February 13, 2013 at 10:49 pm #6629pmatrisottoMember
I’ve bought almost all of my equipment second hand. I shoot a Rebel XTI. the 70-200 f/2.8 is a Tamron that I bought off a friend of mine who is a professional photographer. The only equipment I’ve bought brand new is the 50mm f/1.8 and my 430ex flash. I’m definitely a hobbyist and don’t have any serious thoughts of “going pro”… eh, whatever, thanks for the critiques 😀February 14, 2013 at 8:41 am #6643dont.careMember
uv filters are good for getting crimped on the end of your lens if you do hit your lens on something and shatter the element. 🙂February 15, 2013 at 8:21 am #6659CoastalTogMember
UV filters also: diminish image quality, scratch the front element when dropped, are a pain to get off when bent, not needed for UV on digital cameras, are not guaranteed to protect your lens (seriously- write your UV lens manufacturer).
UV filters are good for: protection in a sandstorm and mudbogging.
Use a lens hood. Problem solved.February 15, 2013 at 2:55 pm #6669fstopper89Member
When I bought my Rebel (used) a few years ago, I bought it with the 18-55 and the 55-250 kit lenses. Which both kind of suck, by the way. The 55-250 offers nice compression of DOF when zoomed in all the way but the downside is that lens also exhibits a terrible sharpness falloff so I do not use it for portraits at all anymore (decent for nature shots though). They each had a mid-grade UV filter on them. I found them to be useful when shooting images of water; they actually did help minimize the glare and instead I could shoot things that were below the water’s surface. Pretty cool for doing nature photography. And yes, there are for sure times when I’d like to have the extra protection on my nice lenses, but I should get in the habit more of using the hoods (I typically do not and am going to more this year).
But yeah, invest in good glass, but know how to use that good glass to it’s advantage.March 20, 2013 at 5:16 pm #8023pmatrisottoMember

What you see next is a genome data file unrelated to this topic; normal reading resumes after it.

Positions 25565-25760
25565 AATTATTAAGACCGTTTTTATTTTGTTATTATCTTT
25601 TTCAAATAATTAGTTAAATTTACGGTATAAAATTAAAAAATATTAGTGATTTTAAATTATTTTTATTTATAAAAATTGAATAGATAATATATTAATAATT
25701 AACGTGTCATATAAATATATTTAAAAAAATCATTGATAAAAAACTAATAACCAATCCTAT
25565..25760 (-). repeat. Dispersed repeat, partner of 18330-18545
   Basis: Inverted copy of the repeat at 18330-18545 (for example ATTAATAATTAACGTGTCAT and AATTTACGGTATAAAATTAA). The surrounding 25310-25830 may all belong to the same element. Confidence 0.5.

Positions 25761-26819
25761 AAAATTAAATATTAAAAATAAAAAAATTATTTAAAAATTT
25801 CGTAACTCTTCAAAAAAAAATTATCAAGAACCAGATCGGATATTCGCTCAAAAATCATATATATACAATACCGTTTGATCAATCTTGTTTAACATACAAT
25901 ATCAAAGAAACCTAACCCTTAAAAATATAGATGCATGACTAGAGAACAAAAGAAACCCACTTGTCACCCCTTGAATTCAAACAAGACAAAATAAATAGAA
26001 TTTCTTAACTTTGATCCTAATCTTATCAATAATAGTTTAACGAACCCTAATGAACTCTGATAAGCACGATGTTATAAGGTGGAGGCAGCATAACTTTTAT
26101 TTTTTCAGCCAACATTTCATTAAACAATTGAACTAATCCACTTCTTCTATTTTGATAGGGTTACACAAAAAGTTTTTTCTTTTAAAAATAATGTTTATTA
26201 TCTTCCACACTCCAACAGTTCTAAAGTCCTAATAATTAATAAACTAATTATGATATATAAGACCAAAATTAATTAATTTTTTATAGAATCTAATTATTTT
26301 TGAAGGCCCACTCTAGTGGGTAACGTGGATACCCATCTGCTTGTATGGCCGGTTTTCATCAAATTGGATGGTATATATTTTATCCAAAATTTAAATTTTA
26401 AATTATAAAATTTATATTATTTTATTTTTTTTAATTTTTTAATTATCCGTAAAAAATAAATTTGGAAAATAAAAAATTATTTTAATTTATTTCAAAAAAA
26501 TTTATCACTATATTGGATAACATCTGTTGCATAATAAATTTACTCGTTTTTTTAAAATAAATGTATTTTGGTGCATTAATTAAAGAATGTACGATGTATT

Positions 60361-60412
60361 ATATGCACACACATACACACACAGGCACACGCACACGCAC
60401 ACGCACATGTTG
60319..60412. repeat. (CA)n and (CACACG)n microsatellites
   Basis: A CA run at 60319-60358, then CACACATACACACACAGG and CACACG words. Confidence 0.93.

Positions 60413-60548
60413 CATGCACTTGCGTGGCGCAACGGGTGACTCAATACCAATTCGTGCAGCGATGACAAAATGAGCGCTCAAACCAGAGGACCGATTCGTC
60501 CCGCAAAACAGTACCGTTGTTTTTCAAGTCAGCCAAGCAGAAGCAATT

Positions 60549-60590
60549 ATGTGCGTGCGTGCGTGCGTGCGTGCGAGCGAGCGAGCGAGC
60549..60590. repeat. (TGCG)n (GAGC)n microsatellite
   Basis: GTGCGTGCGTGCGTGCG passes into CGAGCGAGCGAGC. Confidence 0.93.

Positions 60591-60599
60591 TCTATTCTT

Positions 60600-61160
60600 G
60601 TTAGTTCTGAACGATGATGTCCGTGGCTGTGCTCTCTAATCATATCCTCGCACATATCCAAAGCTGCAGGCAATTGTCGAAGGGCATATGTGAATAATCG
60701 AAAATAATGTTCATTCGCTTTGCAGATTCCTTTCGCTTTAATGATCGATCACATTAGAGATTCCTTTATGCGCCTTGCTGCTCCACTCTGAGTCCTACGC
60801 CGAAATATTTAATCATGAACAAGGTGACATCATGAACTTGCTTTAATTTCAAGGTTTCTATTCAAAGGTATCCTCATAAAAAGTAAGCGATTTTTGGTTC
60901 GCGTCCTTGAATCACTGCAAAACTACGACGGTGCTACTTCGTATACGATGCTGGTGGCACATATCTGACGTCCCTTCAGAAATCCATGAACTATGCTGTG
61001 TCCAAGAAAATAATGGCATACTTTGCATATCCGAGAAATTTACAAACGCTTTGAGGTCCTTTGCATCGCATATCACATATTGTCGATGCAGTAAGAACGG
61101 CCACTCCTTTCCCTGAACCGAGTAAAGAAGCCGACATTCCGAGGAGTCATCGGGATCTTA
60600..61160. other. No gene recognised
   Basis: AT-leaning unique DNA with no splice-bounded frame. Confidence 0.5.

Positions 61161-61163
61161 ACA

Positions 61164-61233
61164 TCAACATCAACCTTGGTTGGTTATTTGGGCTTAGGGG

My latest pics of the kiddos…March 21, 2013 at 10:26 am #8068FauxFightersMember
I will chime in on the whole UV filter/hood usefulness. I don’t always carry a UV filter or hood on my lenses, especially if I am using a flash. And actually I often times take off the filter when I’m about to do a shoot and all setup. That said, I have had two lens accidents in my life, and both time they were saved by a UV filter/hood.
First time I was still quite a newbie. I was picking up my stuff after going through a search line at an arena entrance and it fell to the concrete floor. Thankfully this was my D40 and little kit lens, so this thing was really light. Anyhow, it hit right on the filter ring edge and bent it just a little bit. No damage and no big deal.
Second time was a lot worse. D200 and my 17-35 2.8 lens. Much heavier combo. I had been offloading pictures and went to pick it up from next to my computer, not realizing the damn USB cable was still plugged in. The cable did not come loose and the damn thing hit the floor hard. Bent the UV filter ring good and busted my hood. I could not unscrew the UV filter all the way and was pretty worried. Took it to a guy in Durham who does mechanical work on cameras and he fixed it in 10 seconds. Just bent it back in place and didn’t even charge me anything for it. I bought a new loop and he even said using that same filter was still fine. I shudder to think what would have happened to the lens itself if that hood and UV filter hadn’t been there to absorb the majority of that impact.
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